Posted on April 17, 2013 by David Laidlaw

Cyprus’s decision to appropriate a percentage of the deposits in its banking system appears to be another example of the dangers of “reaching for yield.” When high-quality money market funds and savings vehicles provide very little return, there is a strong temptation to invest in lower quality institutions to obtain higher interest rates.

Financially secure banks in Germany such as Deutsche Bank typically pay about 0.4% to their depositors for one-year CDs. An article, “Foreign Businesses in Cyprus Grind to a Halt”, in The New York Times dated March 24th reported that the Cypriot banks were paying some depositors 5% interest on their balances. It has also been reported that over $30 billion in Cyprus’s banking system (or about 30% of deposits) was held by Russians.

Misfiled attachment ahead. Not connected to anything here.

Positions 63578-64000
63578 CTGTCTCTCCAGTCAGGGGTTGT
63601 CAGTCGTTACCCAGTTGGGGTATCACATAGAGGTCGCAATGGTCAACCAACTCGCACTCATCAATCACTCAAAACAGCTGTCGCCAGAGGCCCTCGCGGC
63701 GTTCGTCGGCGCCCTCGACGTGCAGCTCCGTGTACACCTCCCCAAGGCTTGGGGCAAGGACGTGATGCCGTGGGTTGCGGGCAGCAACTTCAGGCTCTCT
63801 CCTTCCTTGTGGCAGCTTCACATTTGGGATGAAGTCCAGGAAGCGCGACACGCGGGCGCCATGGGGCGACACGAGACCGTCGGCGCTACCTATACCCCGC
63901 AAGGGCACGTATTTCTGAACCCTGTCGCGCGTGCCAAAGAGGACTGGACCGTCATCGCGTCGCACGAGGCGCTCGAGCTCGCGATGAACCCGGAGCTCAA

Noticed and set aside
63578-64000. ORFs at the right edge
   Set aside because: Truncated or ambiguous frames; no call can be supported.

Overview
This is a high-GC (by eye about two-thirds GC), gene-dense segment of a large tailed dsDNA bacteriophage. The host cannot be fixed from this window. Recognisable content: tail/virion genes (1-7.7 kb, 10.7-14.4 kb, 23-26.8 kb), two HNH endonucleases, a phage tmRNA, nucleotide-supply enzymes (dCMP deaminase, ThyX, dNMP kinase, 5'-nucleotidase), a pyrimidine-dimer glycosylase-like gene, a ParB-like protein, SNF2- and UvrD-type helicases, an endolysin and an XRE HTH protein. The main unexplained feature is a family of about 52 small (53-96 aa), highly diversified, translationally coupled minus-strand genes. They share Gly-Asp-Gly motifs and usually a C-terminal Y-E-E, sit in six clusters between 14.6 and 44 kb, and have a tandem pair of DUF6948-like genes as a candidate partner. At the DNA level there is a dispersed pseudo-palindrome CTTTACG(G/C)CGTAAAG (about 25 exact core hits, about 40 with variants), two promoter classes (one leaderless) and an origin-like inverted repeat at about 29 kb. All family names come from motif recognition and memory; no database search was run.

This suggests that wealthy Russians were speculating that the banks would be bailed out and their deposits protected. However, it appears that the final deal with the European Central Banks calls for uninsured deposits (amounts greater than 100,000 Euro) to lose about 60% of their “investments.” These consequences demonstrate the risks of trying to get higher interest rates than the legitimate market offers.